Skip to main content

Nokia Criticized for Non-transferable N-Gage Games

A major flaw in Nokia’s N-Gage mobile gaming platform was uncovered earlier this week. This flaw required any N-Gage user who updated his/her phone to re-purchase all the games on his/her phone.

Terrible news for the fans of Nokia’s N-Gage mobile gaming platform—this gaming service suffers from a fatal flaw, which implies that if they upgrade their phones to the new N-Gage phone, they will have to purchase their games all over again!

Earlier, this week the fansite All About N-Gage brought to light this major flaw in Nokia’s N-Gage mobile gaming platform; the site said that the activation code of a game is tied to the phone’s unique IMEI number, so if you upgrade your phone, you ‘lose’ the game.

As most cellphone users upgrade their phones annually, they hope that is just an oversight on nokia’s part and that the company will resolve this issue soon.

However, Nokia says that this is not an oversight; in fact, it is part of the company’s strategy to curb piracy.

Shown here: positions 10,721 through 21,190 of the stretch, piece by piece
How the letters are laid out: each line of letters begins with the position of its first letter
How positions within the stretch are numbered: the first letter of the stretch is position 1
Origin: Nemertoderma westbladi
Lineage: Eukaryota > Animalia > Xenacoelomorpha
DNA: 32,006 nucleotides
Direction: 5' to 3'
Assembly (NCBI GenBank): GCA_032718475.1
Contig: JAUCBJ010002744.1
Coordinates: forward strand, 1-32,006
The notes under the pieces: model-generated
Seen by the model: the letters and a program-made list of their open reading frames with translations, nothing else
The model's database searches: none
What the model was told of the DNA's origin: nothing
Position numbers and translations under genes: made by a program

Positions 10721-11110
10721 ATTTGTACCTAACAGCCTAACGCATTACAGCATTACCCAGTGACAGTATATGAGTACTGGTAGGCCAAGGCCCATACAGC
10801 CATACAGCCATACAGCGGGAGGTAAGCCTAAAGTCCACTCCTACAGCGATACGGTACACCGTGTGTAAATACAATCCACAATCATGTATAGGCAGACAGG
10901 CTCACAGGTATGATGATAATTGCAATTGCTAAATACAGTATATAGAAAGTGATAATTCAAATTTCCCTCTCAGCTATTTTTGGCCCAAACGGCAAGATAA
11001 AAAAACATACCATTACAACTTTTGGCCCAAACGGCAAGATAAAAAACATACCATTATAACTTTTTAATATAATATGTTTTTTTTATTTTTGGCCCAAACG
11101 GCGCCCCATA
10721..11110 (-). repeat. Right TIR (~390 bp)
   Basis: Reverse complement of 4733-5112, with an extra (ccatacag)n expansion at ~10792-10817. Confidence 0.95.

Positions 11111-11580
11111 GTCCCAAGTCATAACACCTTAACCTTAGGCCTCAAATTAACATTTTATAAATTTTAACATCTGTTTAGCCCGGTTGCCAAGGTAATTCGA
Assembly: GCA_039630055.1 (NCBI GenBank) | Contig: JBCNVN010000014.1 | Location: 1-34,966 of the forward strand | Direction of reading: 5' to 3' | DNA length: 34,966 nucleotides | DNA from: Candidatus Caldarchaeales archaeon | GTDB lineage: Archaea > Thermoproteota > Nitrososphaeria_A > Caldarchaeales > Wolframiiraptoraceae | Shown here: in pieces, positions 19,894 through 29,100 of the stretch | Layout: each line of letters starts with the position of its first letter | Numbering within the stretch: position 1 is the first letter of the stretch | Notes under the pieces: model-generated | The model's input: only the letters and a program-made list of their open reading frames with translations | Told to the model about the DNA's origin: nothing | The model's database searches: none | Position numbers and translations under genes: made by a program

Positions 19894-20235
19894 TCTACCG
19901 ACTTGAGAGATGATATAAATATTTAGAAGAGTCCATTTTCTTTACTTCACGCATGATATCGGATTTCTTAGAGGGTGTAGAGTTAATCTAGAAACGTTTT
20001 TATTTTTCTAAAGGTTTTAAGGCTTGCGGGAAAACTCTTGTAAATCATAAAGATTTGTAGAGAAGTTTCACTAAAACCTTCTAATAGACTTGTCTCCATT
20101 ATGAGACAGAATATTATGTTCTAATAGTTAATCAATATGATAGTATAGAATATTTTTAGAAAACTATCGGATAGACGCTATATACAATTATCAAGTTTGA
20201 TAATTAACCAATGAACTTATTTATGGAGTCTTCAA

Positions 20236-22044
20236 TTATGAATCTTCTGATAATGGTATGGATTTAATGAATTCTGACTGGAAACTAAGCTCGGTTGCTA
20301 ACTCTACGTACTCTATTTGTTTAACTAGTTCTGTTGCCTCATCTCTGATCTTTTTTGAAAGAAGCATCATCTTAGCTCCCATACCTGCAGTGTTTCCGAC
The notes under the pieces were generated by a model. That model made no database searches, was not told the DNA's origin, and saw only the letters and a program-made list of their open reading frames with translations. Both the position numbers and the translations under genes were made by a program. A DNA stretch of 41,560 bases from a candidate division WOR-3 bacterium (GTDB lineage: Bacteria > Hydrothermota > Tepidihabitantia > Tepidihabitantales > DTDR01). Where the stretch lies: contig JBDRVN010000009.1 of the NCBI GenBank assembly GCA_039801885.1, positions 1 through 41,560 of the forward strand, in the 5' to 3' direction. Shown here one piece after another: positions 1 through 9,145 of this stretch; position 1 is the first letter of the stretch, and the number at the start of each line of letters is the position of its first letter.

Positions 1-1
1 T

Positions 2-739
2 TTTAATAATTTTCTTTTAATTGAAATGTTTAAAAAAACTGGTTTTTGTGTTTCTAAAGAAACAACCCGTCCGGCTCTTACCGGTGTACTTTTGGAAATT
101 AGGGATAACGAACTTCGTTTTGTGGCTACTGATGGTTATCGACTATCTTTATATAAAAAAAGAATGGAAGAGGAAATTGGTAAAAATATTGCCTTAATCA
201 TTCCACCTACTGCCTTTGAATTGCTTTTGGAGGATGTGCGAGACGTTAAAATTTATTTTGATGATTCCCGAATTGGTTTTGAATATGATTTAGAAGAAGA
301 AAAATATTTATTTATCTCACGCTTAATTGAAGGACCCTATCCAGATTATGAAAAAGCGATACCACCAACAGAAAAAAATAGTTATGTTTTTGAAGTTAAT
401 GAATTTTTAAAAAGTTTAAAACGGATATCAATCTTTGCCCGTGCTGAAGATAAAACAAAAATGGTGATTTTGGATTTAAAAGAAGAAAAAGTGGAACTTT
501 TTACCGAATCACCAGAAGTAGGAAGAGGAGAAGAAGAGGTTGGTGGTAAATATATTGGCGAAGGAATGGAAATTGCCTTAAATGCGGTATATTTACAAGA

In an official statement, Nokia said that it is the company’s policy that the N-Gage activation codes work only on the mobile handset they were first activate on; this is the company’s way to deal with piracy and ensure that its partners receive their rightful revenues through the gaming platform.

However, the company also said that if users need to repair their phones, the activation codes will be re-issued to them.

Désiré has been musing and writing about technology during a career spanning four decades. He dabbled in website building and web hosting when DHTML and frames were en vogue and started writing about the impact of technology on society just before the start of the Y2K hysteria at the turn of the last millennium. Following an eight-year stint at where he discovered the joys of global tech-fests, Désiré now heads up TechRadar Pro. Previously he was a freelance technology journalist at Incisive Media, Breakthrough Publishing and Vnunet, and Business Magazine. He also launched and hosted the first Tech Radio Show on Radio Plus.